Some time ago I reported how Telstra and Ericsson have implemented UMTS cell ranges of 200km. This is mainly designed for very rural areas and I am not quite sure what kind of terminal is required at this distance to communicate with the cell tower. I very much doubt a normal cell phone will do. While I was trying out a new Vodafone data roaming offer, however, I tested a UMTS connection while being in Germany with a cell tower of Swisscom in Switzerland.
The place I live in Germany is close to the Lake of Constance and obviously the cell tower of Swisscom has to be on the other side of the lake. I am not sure of the exact distance to the UMTS base station but on a map the shortest direct line of sight from my veranda to the other side is 15 km. My veranda is also slightly elevated and I can see the other side of the lake from there. Thus, I have a direct line of sight connection over that distance and there are no blocking obstacles such as buildings or hills in between. Usually, the antennas of 3G cells are directed a bit downwards to only cover a range of 1 or 2 km. In this case, however, the antenna is adjusted differently to cover as much of the lake as possible. This has the interesting effect that I can still receive the network 5 km inland on German territory.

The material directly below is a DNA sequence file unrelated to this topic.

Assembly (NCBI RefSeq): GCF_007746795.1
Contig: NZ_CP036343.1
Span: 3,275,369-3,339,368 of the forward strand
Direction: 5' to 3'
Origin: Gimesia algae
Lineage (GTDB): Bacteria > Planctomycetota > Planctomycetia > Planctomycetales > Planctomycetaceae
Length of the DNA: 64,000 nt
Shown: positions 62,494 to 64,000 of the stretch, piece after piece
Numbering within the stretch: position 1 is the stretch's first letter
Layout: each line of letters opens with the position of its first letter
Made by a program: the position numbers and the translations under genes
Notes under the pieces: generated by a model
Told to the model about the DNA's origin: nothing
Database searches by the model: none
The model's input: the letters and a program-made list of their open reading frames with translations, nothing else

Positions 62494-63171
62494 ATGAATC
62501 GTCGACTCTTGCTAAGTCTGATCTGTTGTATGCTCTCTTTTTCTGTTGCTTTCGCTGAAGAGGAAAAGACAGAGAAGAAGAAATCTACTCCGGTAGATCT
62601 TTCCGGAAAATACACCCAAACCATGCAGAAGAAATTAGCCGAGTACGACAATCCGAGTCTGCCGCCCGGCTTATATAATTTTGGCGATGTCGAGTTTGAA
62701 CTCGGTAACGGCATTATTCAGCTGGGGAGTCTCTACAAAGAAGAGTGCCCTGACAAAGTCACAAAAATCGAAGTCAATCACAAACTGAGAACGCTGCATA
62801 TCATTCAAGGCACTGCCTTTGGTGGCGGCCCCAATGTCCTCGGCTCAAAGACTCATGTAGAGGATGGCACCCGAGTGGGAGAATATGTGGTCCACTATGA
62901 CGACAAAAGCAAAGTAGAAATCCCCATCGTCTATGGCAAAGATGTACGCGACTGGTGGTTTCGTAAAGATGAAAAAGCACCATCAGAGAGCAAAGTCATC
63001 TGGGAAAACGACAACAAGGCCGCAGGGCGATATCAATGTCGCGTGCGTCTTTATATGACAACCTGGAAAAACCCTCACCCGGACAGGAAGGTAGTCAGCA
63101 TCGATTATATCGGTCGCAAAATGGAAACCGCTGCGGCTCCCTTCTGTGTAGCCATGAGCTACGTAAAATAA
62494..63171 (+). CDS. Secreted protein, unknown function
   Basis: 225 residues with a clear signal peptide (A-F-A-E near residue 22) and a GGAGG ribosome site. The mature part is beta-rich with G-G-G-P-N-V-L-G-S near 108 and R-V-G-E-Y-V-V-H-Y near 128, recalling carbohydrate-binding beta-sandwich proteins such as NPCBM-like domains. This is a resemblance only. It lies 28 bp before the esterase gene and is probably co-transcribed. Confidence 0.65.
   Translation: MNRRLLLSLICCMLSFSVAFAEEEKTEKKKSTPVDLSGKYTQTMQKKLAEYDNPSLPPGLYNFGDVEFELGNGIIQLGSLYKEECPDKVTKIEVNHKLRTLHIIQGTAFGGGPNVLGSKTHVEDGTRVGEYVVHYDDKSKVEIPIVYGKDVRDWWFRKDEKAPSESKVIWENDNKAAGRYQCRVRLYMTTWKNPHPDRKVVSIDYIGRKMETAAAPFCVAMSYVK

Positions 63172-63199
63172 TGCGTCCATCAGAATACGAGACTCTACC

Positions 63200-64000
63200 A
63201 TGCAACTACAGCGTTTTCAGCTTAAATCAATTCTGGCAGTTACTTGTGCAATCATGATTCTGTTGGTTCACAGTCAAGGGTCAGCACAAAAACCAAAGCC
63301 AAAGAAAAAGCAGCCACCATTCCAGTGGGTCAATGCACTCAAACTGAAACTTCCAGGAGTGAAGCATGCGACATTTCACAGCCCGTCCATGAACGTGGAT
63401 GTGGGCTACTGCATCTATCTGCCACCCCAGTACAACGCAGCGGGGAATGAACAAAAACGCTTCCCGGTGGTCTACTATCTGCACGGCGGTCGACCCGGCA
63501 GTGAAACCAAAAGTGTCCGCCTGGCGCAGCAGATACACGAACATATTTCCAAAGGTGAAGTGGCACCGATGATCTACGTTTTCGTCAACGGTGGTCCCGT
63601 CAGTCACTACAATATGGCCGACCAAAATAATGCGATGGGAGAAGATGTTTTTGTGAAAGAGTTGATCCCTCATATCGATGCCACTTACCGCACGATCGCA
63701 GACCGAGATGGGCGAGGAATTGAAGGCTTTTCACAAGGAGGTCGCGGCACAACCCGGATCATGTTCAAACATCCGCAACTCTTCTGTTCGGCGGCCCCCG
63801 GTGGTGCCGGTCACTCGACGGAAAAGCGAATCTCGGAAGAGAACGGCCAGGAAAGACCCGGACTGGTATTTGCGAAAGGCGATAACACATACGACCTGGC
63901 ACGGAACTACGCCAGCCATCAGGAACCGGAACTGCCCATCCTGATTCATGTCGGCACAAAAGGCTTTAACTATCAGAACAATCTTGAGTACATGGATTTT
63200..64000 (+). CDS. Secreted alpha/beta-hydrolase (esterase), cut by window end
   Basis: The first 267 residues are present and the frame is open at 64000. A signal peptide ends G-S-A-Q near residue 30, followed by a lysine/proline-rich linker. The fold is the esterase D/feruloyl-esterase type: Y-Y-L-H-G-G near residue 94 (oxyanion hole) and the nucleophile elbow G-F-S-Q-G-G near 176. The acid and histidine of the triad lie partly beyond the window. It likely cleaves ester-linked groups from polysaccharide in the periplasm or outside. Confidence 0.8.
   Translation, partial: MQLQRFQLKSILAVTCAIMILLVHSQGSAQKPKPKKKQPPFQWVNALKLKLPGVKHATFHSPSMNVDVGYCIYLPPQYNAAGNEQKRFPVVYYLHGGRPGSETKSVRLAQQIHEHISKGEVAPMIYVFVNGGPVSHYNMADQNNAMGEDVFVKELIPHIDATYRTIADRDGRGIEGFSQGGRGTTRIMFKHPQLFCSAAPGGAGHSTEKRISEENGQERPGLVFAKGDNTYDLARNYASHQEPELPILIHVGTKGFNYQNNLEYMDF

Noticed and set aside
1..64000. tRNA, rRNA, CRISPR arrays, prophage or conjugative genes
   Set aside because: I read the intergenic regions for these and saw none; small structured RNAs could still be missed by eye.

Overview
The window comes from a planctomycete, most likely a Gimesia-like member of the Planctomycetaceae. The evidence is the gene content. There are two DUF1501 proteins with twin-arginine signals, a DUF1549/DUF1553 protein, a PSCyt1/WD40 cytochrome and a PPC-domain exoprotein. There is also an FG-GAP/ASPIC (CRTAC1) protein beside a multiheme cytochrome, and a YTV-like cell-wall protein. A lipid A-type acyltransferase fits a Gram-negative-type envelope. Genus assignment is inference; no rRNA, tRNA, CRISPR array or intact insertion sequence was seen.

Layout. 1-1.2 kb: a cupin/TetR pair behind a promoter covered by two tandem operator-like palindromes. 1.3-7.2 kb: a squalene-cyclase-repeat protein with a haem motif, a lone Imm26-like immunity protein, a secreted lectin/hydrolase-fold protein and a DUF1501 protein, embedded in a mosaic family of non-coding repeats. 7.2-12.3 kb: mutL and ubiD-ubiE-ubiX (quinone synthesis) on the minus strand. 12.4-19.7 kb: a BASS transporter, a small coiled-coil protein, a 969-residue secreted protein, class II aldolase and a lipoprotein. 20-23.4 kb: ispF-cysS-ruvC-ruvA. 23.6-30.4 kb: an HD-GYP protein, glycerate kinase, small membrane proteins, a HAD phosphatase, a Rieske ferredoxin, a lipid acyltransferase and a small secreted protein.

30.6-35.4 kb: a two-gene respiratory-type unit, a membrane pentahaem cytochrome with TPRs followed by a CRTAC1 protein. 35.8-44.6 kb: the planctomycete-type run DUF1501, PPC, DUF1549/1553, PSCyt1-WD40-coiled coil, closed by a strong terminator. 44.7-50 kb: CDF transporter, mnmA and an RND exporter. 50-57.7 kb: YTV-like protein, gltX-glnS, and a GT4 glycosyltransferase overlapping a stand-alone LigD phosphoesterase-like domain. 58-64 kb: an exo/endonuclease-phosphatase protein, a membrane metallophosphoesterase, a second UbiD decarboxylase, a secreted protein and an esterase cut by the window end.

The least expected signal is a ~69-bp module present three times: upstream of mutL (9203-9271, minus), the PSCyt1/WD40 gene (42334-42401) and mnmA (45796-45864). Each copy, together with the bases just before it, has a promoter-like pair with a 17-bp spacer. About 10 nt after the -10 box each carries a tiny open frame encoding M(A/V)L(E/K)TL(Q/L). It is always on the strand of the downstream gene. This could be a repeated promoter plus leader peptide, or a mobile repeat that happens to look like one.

I didn’t only see the Swisscom 3G network in the network search screen but I could also connect to it, establish an Internet connection and surf on some web pages. The speed was not great but it worked o.k. So while it was certainly not 200km, it’s interesting to see that a "non turbo charged" UMTS network works over such distances.
At this distance, network coverage is not very strong. When I moved between the antenna of the HSDPA card and the lake, the connection was immediately lost. A clear sign that the only thing that keeps this connection going is the line of sight environment.